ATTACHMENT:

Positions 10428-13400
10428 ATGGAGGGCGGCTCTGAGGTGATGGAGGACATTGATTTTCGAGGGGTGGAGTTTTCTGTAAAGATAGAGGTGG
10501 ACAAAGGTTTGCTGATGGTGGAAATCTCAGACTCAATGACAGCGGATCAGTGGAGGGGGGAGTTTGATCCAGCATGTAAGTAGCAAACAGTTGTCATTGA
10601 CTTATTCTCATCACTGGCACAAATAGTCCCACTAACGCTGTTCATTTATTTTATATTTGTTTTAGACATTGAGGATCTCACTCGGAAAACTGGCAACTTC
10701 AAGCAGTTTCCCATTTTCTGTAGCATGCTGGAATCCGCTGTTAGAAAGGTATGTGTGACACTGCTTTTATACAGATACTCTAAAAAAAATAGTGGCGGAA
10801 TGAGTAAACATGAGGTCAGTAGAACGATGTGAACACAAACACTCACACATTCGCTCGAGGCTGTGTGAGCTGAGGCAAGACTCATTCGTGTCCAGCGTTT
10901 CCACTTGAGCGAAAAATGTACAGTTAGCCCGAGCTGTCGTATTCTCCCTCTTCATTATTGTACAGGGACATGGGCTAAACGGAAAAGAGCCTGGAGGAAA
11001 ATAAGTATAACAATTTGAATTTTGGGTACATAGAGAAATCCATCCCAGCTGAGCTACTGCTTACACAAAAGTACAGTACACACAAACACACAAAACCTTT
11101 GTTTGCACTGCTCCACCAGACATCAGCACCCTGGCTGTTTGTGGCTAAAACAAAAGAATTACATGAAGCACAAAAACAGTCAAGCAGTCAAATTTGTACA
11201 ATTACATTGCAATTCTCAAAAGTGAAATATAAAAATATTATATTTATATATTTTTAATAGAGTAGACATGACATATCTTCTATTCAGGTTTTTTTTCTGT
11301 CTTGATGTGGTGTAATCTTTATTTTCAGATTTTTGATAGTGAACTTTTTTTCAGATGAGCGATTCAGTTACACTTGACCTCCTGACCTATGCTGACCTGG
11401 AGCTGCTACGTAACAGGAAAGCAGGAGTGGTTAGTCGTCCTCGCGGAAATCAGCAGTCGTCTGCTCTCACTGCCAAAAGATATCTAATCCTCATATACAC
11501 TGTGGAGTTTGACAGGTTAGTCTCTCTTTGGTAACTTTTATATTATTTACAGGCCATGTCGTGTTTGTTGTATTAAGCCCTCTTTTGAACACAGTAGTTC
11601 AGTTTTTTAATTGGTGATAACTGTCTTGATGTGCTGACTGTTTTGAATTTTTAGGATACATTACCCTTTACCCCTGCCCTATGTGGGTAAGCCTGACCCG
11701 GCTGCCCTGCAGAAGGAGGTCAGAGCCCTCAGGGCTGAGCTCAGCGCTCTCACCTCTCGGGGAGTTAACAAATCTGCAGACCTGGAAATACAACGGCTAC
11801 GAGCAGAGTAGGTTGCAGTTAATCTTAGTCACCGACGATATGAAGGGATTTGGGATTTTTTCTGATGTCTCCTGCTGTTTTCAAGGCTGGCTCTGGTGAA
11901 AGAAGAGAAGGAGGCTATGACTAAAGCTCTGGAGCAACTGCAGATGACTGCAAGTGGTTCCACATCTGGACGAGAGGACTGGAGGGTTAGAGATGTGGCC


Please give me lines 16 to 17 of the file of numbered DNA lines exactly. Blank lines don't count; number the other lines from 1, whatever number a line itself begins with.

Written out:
11801 GAGCAGAGTAGGTTGCAGTTAATCTTAGTCACCGACGATATGAAGGGATTTGGGATTTTTTCTGATGTCTCCTGCTGTTTTCAAGGCTGGCTCTGGTGAA
11901 AGAAGAGAAGGAGGCTATGACTAAAGCTCTGGAGCAACTGCAGATGACTGCAAGTGGTTCCACATCTGGACGAGAGGACTGGAGGGTTAGAGATGTGGCC